Diego Cardoen, Almacruz Hotel: “We Make Our Guests Interact With Heritage”
Publicado el 24 May 2023

In a conversation with Trade News of Chile Travel, Diego Cardoen spoke about the awards received by the Almacruz Hotel and Convention Center, as well as the challenges that the tourism industry faces on a daily basis.
Diego Cardoen Almacruz

Diego Cardoen Délano is an industrial designer by profession. He began his studies in France and finished them in Chile, after which he completed a specialization course in finance and an MBA. After this, he became mayor of Vichuquén. At the age of 31 he started working with the Cardoen group in real estate, and finally in the hotel business with Almacruz Hotel and Convention Center, where he is the executive director.

In conversation with Trade News of Chile Travel, he spoke about the recognitions that Almacruz Hotel and Convention Center has received, as well as the challenges that the tourism industry in our country faces on a daily basis and how they make their guests interact with the local heritage.

Almacruz Hotel is a Corporation with a B seal.

Responsibility with culture and environment in each operation. @makemake.cl

Almacruz Hotel is a tourist service registered at Sernatur and has the S seal of sustainability, awarded for the measures adopted to reduce water consumption and pollution.

Internationally, they have the B seal awarded by the non-profit organization, “B Lab”.  B companies undergo a comprehensive sustainability evaluation with certification and recertification instances and make amendments to their legal governance tools.

Regarding this latest certification, Diego Cardoen pointed out that “we are the first hotel in Santiago to be certified as a B Corporation”.

-What does it mean for you to be certified as a B Corporation today?

It is a source of pride for us to be located in zone 0, a place that is highly questioned by investors. We are here, believing it is the best place to be because we feel it is a place with many aspects to honor, beautify and spread. Being a B Corporation makes us very happy. We started the certification process more than two years ago and in the middle of the pandemic, knowing that the reactivation of tourism would require a proposal that would take us as far as we could in this matter. It was difficult to certify a corporation of this size as a B Corporation, but it was a successful path and we want to encourage the entire industry to follow it, giving the importance that heritage and sustainability deserve, so that the understanding that Chile is much more than a beautiful landscape starts from us.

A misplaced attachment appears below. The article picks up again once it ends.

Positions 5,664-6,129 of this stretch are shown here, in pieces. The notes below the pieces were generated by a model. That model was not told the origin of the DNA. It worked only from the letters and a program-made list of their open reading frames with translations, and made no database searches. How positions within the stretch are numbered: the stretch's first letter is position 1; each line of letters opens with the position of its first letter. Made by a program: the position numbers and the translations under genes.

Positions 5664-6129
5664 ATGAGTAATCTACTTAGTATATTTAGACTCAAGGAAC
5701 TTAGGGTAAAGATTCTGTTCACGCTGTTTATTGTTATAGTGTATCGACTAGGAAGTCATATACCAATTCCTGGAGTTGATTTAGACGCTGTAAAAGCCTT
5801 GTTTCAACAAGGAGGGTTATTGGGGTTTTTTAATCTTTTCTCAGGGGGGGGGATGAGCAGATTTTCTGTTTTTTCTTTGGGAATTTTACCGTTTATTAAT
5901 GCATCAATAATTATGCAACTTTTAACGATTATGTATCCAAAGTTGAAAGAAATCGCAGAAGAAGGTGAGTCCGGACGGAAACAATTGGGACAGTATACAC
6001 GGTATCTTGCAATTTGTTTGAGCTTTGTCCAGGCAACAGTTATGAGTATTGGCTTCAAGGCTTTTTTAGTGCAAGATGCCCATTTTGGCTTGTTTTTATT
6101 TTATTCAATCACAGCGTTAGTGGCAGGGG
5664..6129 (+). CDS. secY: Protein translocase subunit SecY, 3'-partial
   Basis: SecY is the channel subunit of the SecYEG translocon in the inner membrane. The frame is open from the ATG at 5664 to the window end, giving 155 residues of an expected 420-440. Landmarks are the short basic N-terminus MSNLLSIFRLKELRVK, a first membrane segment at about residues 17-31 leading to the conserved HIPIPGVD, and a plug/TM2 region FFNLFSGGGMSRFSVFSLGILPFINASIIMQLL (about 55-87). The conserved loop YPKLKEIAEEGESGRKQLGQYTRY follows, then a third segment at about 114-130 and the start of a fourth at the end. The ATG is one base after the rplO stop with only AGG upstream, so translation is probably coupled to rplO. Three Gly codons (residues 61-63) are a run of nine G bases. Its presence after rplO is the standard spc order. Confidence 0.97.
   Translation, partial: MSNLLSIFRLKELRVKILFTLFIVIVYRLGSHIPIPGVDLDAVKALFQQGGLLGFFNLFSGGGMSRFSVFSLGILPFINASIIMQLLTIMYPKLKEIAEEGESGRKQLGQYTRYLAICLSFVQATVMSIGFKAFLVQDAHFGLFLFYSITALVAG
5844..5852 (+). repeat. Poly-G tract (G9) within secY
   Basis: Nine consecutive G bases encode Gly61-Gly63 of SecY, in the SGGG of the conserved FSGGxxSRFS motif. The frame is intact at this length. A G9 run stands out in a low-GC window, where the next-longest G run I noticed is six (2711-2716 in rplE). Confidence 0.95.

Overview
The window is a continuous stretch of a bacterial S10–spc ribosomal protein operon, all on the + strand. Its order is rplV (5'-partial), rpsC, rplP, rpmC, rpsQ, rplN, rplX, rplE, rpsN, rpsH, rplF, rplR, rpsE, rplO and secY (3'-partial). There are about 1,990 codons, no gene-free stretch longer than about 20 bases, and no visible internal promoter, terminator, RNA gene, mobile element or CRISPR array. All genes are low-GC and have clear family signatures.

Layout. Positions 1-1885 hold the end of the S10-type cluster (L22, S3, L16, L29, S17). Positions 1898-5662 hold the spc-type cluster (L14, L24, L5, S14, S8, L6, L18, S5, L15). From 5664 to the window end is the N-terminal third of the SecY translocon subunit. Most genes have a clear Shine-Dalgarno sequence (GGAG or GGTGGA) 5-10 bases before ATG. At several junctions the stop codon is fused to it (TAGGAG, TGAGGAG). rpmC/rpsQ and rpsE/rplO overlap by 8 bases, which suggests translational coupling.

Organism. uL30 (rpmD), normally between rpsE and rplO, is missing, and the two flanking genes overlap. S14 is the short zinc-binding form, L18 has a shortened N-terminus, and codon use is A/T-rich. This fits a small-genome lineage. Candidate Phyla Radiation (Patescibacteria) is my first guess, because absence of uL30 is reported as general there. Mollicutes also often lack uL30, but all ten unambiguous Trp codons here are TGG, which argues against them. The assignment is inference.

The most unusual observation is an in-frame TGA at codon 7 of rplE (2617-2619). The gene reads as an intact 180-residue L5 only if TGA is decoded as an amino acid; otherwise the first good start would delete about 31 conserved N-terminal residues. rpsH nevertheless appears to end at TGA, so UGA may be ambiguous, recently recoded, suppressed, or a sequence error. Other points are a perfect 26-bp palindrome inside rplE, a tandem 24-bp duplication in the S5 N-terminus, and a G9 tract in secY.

-What is the importance of the relationship with the environment in the tourism industry?

If we look at the extremes, we see a large resort that has a closed world on itself, so it does not have to relate to its surroundings. I believe that this type of tourism will not last very long. If you look at all the rest of tourism for decades and looking forward, you will always see a proposal of close relationship with the environment because there is the greatest satisfaction of tourism, knowing the culture that runs through the veins of the place you are visiting.

Nowadays, you can build a metaverse, and for example, tour an entire museum from the hemisphere where you are, that is why interacting with the environment is something intrinsic and beautiful of tourism, where you promote what gives you more satisfaction meeting it and being in the place. If we look at the other extreme of what happens at the resort, we have an Airbnb, where you are going to stay at someone’s home who lives in your destination and where you not only choose where you go but who you stay with, and you decide it because the person is warm or friendly, which shows a very powerful relationship with the environment.

Therefore, tourism proposes a relationship with the environment, and the deeper the relationship is, the greater the satisfaction for the client. That is why sustainability in the relationship with the environment, the communities and the surroundings have to be something intrinsic to the industry.

-What is it that makes you bet on Santiago’ downtown, especially with a view to the future?

In Chile, the hotel industry was concentrated in Providencia, Las Condes and Vitacura, and it was decided a long time ago that it did not have to be in Santiago’ downtown.  The great proposal of this sector has always been to go to the coast, to go to the mountain range, in other words to travel expeditiously through the central zone.  The urban, cultural and heritage theme is all concentrated in Santiago’ downtown, so we believe that it is much more practical to be there, to live it from the inside than to go in and out.

On the other hand, we see that the hotel proposals that have been made in Las Condes or Vitacura are finally a copy paste of urban proposals that have been made in the world. You can find a wonderful investment associated with a mall, a luxury district, which are really a copy paste of globalization. Taste, substance, culture, and the true experience will always be associated with what happens in the national civic center and nature.

In Chile, you have to go to the mountain range, to the coast, to wine valleys. We know that in that sense our proposal goes against the current, but we feel that it is something that tourism will be very grateful for and that if you came from so far away, you did not come here to see something repeated from what you could have seen in your home country.